Macaron Mastery

There are a number of factors that can contribute to the success or failure of a batch of Macaroons.  Some believe that some of these things are not true, but for me I have found them to being pivotal to the success of a batch.

  1. Know your oven.  This will help you to determine what temperature to adjust it to!  I think my oven is on the hot side, so I cook my macarons at 130°C. It will also help you to determine when your macarons are cooked. Undercooked macaroons will stick to the paper and drop as they cool creating a hollow macaroon.
  2. Always dry out the almond meal before use. Dry it spread on a tray in the oven, but watch it like a hawk you don’t want it burning. I find this helps with the next “rule”… I ended up with almond paste when I didn’t dry the almond meal.
  3. Blend the almond meal and icing sugar. I always pop the almond meal in the food processor to remove any large lumps and add the icing sugar to get a really good mix of the two ingredients. This gives a smoother finish to the end look of the macaroons not like my Luscious lemon ones.
  4. Use eggs at least one week old and at room temperature. This is a basic my mother taught me to do with anything that is meringue based…I look at it as a plan ahead step!
  5. Keep the meringue step simple.  No need to do any heating, just beat egg whites and sugar until you are getting soft peaks. No fancy machinery required, I just do this with my small electric handbeater.
  6. Liquid colour should be added to the egg, dry colour to the almond meal and icing sugar.
  7. Do not over mix. Be careful to not over mix either the macaronage (the mixture) at the meringue stage or when folding in the dry ingredients. Soft peaks and just wet are the key to a good foot. The foot is the little speckled bit at the bottom of each biscuit.  I think it gives them a nice almost lace type look.
  8. Piping gives you a nice round shape, provided you are good at controlling a piping bag!
  9. Once piped – Drop the tray from a height several times onto the bench. Close your eyes if you are too nervous to watch.
  10. Always rest the Macaroons before cooking. I tend to leave mine resting about 40 minutes before putting in the oven.
  11. Watch, watch, watch … don’t let them over cook, this is when you end up losing colour.
  12. Cool, fill and leave to mature…in the fridge for at least 24 hours, I have to say I think about 3 days is perfect…still crunchy on the outer, yet gooey and chewy on the inside.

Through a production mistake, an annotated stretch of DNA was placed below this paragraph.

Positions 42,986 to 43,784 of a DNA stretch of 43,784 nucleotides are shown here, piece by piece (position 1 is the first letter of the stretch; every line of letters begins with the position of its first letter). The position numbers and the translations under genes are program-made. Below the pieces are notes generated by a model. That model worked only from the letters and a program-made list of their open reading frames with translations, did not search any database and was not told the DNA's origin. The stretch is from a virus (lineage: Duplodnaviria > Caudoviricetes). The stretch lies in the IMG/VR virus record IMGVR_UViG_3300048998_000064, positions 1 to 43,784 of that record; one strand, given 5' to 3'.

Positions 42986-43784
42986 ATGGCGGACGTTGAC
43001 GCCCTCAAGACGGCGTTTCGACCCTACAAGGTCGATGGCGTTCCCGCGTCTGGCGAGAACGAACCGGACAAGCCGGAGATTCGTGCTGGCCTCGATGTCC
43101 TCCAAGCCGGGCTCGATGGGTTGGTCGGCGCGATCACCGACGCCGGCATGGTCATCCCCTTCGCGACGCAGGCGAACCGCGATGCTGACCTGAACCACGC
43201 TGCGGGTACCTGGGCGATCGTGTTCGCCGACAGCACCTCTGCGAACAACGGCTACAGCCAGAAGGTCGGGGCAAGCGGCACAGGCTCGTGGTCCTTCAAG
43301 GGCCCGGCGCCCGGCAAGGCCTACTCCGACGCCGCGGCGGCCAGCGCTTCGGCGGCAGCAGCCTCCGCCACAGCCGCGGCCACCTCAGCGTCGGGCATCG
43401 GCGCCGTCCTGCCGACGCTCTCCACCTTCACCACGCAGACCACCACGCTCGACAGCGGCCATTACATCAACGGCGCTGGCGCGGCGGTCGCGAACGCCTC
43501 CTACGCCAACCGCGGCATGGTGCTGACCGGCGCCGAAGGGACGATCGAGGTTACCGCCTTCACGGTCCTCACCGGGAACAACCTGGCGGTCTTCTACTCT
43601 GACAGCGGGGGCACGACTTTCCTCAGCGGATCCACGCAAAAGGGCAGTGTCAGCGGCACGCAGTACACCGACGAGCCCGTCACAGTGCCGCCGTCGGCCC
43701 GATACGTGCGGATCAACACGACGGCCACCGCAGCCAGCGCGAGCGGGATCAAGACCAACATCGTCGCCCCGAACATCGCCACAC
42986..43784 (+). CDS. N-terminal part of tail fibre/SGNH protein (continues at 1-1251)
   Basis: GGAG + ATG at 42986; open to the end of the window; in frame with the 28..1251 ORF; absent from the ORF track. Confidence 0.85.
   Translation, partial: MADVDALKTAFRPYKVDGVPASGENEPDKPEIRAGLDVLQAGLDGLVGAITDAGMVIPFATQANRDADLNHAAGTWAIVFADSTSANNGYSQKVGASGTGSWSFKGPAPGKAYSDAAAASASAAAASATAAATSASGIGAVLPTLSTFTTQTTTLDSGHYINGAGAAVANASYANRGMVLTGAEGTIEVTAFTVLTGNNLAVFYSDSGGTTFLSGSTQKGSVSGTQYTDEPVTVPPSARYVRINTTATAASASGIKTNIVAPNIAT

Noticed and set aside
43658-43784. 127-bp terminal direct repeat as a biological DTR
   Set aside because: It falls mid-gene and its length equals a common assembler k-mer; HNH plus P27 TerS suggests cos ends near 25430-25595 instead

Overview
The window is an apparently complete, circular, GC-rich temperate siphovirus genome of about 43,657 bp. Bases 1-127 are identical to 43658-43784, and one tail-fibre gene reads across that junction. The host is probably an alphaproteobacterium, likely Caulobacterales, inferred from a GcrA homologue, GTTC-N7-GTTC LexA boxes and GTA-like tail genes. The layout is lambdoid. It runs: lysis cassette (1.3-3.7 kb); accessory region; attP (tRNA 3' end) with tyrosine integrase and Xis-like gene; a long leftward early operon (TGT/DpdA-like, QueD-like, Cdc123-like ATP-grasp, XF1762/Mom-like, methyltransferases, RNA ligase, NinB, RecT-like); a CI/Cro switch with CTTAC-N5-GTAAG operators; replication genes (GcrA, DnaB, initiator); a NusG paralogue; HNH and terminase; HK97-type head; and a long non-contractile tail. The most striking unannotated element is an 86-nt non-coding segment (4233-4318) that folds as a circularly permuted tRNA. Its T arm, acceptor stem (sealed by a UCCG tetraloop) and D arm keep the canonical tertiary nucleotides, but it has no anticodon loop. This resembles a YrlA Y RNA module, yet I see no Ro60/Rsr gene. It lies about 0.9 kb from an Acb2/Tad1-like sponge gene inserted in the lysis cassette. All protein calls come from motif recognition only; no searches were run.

I don’t think this list is definitive, but it is certainly my main observations to this point.

Perfect Baking Day

Miss 6 is home unwell today, it appears she may be suffering from a relapse of the dreaded Gandular Fever, that stole the first term of this year from her. Outside the southerly wind is blowing keeping things cool, inside we are nice and warm with the fire roaring. Time to get some sweet smells coming from the kitchen.

Today’s flavour/colour attempt is raspberry pink. Not the best piping job, but I am definitely improving on my loading method in terms of the piping bag. I no longer feel like I need to become and octopus to get the bag loaded, and stop the mixture flowing out the other end before I have finished shoveling it in.

Luscious raspberry pink macarons ready to go into the oven

Cooked – 15mins at 140C – a little cracked, but lifted perfectly from baking sheet

Today’s batch seemed to be perfectly cooked. I still need to play with the colour as they seemed to have faded somewhat in the cooking process.  I really believe that acheiving perfection in this are depends on the oven and you need to tweak timings, temperatures until it is just right.

I made some white chocolate ganche, so am just waiting for that to cool before I stick them together. While we wait, here is how I prepare my piping bag without needing 20 arms to do all that it involves.

Step 1 – Push Noozle in well

Step 2- Tuck some of the bag into noozle. This creates a plug so your mixture doesn’t start pouring our before you are ready.

Step 3- Fold down top by about 1/3 and put your hand underneath to form edge for scraping spoon on as you load in your mixture.

Once the piping bag is full, fold up top and start piping.

Just a little inspiration to finish – todays effort!